Following the riots in Missouri and Maryland, and the recent church massacre in South Carolina, Americans are—however reluctantly—talking again about racial inequality. This important dialogue is hampered, however, by the unwillingness of many whites to embrace the obvious: The fact they enjoy certain advantages based on the color of their skin.
As a white man, I'm not thrilled to get pulled over by a cop, but I'm not terrified, either. Nor am I nagged by the stress-inducing feeling others see me as a threat or an imposter. I've never been denied my choice of neighborhood, and the mostly white network of friends and colleagues that smoothed my career path was a given.
Set out in such stark terms, it's difficult to deny that white Americans begin their lives with something of a head start. But newly published research finds many respond to reminders of this reality by concocting a counter-narrative centered around the personal hardships they have supposedly suffered.
Our national mythology insists we live in a meritocracy, and we're reluctant to believe otherwise—especially when the playing field is tilted to our advantage.
In their minds, white privilege may exist, but its impact on them is effectively negated by other, unrelated factors. "Importantly, this discounting of personal privilege is ultimately associated with diminished support for affirmative action policies," write Stanford University scholars L. Taylor Phillips and Brian S. Lowery.
In the Journal of Experimental Social Psychology, the researchers describe three experiments that provide evidence backing up this assertion. The first two featured 94 and 91 white Americans, respectively, who were recruited online via Amazon's Mechanical Turk.
"Participants completed two ostensibly unrelated surveys, the first regarding beliefs about inequality in America, and the second about childhood memories," the researchers write. In the first, they were asked the degree to which they believe white people have "certain advantages minorities do not have in this society."
Half addressed this touchy question cold, while the others did so after reading a paragraph describing the reality of white privilege in such realms as academics, housing, and health care.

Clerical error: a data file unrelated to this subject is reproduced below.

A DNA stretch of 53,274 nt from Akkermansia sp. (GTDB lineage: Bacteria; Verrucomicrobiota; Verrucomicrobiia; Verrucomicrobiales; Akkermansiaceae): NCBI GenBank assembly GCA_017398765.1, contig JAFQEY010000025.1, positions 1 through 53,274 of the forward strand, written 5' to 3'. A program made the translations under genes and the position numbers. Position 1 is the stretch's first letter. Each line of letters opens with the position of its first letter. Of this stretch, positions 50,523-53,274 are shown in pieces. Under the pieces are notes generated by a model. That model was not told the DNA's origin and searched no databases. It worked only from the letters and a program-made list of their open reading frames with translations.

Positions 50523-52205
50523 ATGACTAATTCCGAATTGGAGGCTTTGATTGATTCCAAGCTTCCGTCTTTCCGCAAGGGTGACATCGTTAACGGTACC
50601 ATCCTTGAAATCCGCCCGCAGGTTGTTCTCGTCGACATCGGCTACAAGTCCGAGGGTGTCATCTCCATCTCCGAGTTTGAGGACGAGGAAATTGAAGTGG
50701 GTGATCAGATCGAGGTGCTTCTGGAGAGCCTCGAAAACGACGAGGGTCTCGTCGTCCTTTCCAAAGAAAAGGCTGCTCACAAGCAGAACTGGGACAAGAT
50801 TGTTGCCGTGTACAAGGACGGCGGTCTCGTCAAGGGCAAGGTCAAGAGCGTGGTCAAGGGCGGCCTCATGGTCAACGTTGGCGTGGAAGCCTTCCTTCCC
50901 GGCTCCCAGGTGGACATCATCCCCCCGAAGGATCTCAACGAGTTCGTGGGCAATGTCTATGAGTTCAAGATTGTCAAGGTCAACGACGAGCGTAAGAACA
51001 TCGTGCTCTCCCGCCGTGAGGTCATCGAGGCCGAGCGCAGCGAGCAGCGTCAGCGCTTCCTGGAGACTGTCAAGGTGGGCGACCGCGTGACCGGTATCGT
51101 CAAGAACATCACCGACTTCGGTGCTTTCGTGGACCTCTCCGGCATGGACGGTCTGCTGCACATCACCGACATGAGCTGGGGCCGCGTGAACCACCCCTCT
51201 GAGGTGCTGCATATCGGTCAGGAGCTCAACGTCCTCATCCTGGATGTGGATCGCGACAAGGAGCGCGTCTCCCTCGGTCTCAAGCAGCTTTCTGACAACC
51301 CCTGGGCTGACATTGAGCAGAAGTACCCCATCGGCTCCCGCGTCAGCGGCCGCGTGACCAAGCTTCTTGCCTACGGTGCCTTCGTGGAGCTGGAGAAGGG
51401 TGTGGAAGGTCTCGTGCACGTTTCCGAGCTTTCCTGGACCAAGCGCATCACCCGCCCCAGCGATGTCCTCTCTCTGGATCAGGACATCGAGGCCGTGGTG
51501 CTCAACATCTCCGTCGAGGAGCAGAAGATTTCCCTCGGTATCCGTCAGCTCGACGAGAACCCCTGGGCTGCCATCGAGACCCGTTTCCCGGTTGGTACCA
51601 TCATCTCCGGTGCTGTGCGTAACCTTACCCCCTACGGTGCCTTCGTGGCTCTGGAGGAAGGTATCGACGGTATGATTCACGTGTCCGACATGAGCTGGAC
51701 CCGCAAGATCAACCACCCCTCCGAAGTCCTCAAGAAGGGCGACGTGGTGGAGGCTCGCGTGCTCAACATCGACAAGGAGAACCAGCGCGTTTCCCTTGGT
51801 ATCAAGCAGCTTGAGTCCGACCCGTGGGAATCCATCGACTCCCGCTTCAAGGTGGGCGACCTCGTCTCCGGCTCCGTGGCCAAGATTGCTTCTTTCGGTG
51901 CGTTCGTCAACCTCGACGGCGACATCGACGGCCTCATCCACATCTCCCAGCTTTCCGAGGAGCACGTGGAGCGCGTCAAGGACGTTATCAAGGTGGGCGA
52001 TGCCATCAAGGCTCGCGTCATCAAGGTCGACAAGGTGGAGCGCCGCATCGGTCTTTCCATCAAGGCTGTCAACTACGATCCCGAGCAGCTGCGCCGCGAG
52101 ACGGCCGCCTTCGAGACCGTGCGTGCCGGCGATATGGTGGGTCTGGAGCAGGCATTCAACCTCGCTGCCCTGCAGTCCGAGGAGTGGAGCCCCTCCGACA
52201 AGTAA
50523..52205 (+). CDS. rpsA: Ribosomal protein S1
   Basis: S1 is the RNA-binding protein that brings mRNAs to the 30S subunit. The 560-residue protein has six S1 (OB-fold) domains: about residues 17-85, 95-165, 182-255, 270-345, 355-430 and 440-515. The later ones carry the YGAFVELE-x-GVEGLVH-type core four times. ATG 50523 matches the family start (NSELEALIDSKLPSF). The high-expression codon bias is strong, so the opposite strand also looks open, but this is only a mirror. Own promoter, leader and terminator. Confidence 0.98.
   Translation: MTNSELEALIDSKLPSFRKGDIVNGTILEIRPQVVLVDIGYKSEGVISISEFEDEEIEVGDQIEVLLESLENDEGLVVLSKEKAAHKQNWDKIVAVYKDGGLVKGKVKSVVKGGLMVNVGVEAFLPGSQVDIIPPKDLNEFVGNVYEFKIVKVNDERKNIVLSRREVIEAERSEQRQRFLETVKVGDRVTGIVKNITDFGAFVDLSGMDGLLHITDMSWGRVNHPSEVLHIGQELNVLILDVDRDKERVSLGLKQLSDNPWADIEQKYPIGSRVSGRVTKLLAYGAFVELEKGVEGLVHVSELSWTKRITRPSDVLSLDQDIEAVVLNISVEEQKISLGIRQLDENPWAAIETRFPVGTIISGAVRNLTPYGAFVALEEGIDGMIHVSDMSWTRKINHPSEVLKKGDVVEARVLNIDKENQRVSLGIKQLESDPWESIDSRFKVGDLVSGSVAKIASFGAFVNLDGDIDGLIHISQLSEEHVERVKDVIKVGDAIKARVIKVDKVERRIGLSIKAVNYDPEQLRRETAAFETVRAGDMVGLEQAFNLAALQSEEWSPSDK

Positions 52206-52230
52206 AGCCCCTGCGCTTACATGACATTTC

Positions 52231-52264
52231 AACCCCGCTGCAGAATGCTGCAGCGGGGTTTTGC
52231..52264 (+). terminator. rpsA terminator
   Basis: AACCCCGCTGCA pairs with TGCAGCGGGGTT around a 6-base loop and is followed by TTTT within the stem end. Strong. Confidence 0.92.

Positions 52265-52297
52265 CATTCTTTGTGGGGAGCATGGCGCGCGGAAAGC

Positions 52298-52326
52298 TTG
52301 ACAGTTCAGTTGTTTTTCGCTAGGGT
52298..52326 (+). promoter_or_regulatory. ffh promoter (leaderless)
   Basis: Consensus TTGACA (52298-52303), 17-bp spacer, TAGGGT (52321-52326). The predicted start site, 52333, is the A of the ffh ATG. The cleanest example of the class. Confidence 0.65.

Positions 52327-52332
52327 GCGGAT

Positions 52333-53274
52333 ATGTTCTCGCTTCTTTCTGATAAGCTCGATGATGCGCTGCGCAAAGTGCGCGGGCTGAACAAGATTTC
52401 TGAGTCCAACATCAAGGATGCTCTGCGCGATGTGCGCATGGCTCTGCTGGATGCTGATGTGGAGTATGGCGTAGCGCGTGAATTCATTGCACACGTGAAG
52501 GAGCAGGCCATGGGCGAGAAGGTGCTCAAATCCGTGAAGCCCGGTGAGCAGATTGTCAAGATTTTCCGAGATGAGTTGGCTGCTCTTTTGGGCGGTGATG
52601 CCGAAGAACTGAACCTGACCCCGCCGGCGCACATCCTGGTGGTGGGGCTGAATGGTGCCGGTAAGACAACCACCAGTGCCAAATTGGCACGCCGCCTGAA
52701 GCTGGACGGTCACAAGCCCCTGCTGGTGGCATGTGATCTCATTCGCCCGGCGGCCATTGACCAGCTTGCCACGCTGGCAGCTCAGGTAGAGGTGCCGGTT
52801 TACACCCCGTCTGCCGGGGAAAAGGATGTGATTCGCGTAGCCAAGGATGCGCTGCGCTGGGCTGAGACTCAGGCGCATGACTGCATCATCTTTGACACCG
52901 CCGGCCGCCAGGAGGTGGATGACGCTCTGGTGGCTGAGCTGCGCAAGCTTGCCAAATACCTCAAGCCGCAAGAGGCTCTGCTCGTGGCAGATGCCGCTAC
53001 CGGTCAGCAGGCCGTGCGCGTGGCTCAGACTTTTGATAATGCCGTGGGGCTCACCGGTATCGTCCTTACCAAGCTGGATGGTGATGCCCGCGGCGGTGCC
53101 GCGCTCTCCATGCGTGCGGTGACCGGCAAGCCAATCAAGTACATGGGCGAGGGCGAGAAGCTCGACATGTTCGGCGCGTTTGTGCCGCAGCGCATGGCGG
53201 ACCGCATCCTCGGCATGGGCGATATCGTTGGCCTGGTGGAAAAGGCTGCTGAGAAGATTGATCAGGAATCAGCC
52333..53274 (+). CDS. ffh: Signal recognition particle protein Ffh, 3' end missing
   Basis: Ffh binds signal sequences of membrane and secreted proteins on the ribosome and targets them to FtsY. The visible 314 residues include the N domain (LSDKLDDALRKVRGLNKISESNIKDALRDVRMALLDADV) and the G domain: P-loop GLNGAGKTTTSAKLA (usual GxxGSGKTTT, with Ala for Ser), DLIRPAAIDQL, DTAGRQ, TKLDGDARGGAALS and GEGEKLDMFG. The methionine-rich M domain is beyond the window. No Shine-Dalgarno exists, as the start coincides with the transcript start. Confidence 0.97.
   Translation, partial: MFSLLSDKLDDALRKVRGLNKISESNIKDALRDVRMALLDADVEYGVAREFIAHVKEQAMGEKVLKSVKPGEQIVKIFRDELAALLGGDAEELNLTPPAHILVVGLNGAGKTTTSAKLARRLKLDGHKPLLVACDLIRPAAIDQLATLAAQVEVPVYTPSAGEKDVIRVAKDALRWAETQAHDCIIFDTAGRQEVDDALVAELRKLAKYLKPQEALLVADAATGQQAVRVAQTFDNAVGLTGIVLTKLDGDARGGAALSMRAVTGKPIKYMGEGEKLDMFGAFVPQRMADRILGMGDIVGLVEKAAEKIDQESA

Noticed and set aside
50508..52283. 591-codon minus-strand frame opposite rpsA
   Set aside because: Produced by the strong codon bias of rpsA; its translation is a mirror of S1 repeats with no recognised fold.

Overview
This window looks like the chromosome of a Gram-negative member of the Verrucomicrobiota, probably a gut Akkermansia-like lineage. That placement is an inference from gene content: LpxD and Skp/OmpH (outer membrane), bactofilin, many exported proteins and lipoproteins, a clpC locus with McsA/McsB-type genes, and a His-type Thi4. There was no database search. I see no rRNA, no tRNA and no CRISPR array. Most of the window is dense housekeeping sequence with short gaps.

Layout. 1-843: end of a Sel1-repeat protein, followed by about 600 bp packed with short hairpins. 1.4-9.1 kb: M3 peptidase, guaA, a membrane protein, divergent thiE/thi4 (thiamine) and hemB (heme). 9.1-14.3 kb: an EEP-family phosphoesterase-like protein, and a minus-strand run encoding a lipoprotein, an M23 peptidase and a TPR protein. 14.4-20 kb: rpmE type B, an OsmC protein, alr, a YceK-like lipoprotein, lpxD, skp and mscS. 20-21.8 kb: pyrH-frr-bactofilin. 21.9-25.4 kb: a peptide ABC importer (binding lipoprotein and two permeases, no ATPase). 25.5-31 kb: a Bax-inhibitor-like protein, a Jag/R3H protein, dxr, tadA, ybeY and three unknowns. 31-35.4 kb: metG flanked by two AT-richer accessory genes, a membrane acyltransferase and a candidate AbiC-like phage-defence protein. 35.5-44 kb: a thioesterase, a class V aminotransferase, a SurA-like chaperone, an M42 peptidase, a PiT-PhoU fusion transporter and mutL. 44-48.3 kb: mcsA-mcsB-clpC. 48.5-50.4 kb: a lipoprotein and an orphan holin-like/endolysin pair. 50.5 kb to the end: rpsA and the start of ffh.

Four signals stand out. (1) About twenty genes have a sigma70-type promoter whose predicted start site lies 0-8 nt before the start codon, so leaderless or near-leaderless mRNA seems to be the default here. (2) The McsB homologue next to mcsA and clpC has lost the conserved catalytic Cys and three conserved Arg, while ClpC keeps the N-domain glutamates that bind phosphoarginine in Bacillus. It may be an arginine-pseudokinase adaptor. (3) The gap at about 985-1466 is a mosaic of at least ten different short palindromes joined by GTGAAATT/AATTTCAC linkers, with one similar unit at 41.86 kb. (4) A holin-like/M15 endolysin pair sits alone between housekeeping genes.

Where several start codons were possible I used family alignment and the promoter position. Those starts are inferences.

The "personal memory" questionnaire included five items addressing hardships, including the assertion "I have had many difficulties in life that I could not overcome." Participants expressed their level of agreement with each on a one-to-seven scale.
"In both experiments, we found that whites exposed to evidence of white privilege claimed more hardships than those not exposed to evidence of privilege," the researchers report. In other words, evidence that their race was an advantage prompted white people to move toward a victimhood mindset.
The final experiment, featuring 234 white Americans from a national online pool, found "people claim more life hardships in response to evidence of in-group privilege because such information is threatening to their sense of self." What's more, "these denials of personal privilege were in turn associated with diminished support for affirmative action policies—policies that could help alleviate racial inequity."
Altogether, the results suggest "people may accept that in-group privilege exists, but change their perceptions of their own lives in order to deny the role of systemic advantages in their success," Phillips and Lowery conclude.
There's little actual logic to this thinking—minorities are just as likely to suffer personal hardships as whites—but it clearly serves a defensive psychological need. And that needs to somehow be addressed if we are to talk about race and privilege in a realistic way.
That will be a tricky task, for reasons that have little to do with race. Our national mythology insists we live in a meritocracy, and we're reluctant to believe otherwise—especially when the playing field is tilted to our advantage.
Findings is a daily column by Pacific Standard staff writer Tom Jacobs, who scours the psychological-research journals to discover new insights into human behavior, ranging from the origins of our political beliefs to the cultivation of creativity.